A similar number lost their jobs at BEL when the receiver was appointed on 30 November. They are still owed five weeks' wages and holiday pay. Their pension contributions, including extra voluntary payments, had not been transferred to the pension fund and national insurance payments had not been made for two years. They will get the state minimum redundancy pay.
'I have had no money since October apart from pounds 47 from the receiver for the day we turned up to get the sack. I am 56 and it is not going to be easy to find a job,' one man with 14 years' service said.
BEL collapsed with debts of between pounds 4m and pounds 5m, equivalent to a year's turnover. It had only traded since 1 February 1990. The receiver, BDO Binder Hamlyn, was called in by Bank Austria, which had lent BEL pounds 1.5m.
For two of the directors, the pattern was familiar. Shon Laird, managing director, and Tony Cook, chairman, were both former directors of the Bus Engineering Group, a company which acquired the engineering subsidiaries of the privatised National Bus Company in 1989. Bus Engineering Group went into liquidation within 18 months, again with debts of more than pounds 4m.
Both men were also directors of Frontsource, a company established by Robert Beattie, a former consultant to National Bus on privatisation. Frontsource took over the engineering subsidiaries of NBC when they were sold in 1987 and bought LT's bus engineering operations a year later when it employed about 300 people.
Mr Beattie and his wife Joyce are now the sole directors of Frontsource which sold on the operations of Bus Engineering Limited for pounds 2.3m in 1990. They live at the Manor House, with its indoor swimming pool, tennis court and stables, in Houghton, near Stockbridge, Hampshire. They also own Kinnaid Castle, a Norman keep overlooking the river Tay in Perthshire.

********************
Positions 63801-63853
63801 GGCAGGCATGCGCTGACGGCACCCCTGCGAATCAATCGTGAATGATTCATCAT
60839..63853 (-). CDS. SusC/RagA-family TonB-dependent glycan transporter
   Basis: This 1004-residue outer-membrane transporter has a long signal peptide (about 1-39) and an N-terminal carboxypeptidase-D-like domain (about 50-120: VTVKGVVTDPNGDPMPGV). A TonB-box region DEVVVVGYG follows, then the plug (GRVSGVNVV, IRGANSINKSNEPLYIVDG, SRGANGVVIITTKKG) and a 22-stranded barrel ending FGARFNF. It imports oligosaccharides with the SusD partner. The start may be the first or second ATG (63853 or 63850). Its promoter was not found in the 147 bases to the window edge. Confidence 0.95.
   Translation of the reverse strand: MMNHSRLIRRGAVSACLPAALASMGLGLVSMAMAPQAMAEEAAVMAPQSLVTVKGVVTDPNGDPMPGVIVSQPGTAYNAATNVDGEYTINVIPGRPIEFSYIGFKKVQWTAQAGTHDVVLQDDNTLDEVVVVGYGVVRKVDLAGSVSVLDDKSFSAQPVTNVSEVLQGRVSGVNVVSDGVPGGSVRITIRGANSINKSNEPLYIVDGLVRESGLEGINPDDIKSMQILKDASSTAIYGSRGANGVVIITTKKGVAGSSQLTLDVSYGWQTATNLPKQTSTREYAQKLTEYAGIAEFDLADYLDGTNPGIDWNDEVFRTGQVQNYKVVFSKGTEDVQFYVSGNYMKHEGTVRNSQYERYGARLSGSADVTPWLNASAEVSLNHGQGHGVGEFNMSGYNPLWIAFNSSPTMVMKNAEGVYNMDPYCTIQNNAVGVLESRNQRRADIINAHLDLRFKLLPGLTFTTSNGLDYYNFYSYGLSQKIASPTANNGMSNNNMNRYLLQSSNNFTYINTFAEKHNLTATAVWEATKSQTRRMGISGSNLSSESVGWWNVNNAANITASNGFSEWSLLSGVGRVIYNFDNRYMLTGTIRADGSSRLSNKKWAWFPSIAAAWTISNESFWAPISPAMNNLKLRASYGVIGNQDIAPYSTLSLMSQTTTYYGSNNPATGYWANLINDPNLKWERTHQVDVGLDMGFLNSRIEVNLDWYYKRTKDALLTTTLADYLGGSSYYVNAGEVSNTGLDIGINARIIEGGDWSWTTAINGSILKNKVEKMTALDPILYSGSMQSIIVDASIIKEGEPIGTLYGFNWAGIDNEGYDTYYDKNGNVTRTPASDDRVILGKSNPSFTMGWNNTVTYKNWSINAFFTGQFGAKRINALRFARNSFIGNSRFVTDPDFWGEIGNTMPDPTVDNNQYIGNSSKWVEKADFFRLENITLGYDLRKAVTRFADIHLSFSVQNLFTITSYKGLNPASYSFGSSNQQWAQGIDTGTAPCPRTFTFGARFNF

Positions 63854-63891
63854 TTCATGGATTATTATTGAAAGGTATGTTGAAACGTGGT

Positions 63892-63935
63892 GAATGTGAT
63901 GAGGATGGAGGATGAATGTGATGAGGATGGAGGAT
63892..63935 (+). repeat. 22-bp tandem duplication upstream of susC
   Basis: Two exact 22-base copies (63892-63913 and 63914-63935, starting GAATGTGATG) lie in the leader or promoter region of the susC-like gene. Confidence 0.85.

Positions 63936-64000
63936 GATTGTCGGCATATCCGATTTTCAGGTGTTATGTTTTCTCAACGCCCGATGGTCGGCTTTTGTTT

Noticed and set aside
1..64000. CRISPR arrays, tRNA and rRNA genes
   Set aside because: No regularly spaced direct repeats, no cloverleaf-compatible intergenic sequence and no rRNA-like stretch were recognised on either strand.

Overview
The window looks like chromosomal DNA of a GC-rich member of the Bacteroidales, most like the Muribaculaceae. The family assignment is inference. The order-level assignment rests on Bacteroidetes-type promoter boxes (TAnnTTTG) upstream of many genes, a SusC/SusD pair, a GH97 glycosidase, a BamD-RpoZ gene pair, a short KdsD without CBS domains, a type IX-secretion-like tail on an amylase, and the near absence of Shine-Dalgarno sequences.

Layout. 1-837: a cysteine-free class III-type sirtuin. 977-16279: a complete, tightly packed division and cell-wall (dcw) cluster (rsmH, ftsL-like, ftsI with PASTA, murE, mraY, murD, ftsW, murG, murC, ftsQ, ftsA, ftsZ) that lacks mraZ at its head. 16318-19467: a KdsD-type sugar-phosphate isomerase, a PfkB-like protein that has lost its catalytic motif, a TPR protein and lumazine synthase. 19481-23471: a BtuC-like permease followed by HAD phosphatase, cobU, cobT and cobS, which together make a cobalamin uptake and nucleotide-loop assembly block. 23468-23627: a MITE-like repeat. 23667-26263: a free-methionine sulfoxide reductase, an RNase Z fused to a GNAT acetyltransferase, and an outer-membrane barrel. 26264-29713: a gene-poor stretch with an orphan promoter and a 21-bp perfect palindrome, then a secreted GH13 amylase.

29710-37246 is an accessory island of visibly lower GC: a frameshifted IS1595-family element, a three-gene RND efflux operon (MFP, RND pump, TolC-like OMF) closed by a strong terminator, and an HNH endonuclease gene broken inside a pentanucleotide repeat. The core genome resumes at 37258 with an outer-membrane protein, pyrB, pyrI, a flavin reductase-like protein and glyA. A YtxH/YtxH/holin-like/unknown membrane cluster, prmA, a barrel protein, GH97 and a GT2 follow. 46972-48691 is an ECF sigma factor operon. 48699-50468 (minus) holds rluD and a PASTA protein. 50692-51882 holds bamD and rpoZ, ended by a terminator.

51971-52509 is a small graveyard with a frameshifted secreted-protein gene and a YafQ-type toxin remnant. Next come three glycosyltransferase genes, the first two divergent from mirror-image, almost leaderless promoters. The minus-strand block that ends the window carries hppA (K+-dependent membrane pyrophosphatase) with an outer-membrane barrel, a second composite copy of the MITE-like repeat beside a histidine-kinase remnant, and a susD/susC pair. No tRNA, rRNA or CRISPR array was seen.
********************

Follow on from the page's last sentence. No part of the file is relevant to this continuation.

Frontsource said its business had changed from bus engineering to property development and the sale of fine antiques.
The report of the receiver of the Bus Engineering Group shows it owed pounds 1.5m to the Hungarian National Bank and, like BEL later, suffered from overvalued stock supporting the balance sheet.
Mr Laird, 40, maintained both companies did not have enough initial capital and had been victims of the recession. He said the bank called in the receiver because it wanted to cease corporate lending in Britain.
But Philip Sykes, the receiver, said: 'The bank was concerned about their stake, about continuing losses and about the fact that the company was unable to meet its wages bill.'
According to the latest accounts filed at Companies House, Mr Laird was paid pounds 140,000 in the 18 months to 31 July 1991. He claims not to have had a salary for the past 10 months, but added that he was talking with financial institutions about buying back the business from the receiver.
For those sacked at BEL, the possibility that the same directors could be able to buy back the company is scarcely credible.
'If they can do it twice, they are going to do it again. It is bad enough with the industry the way it is without having these sort of sharks to worry about,' one former worker said.
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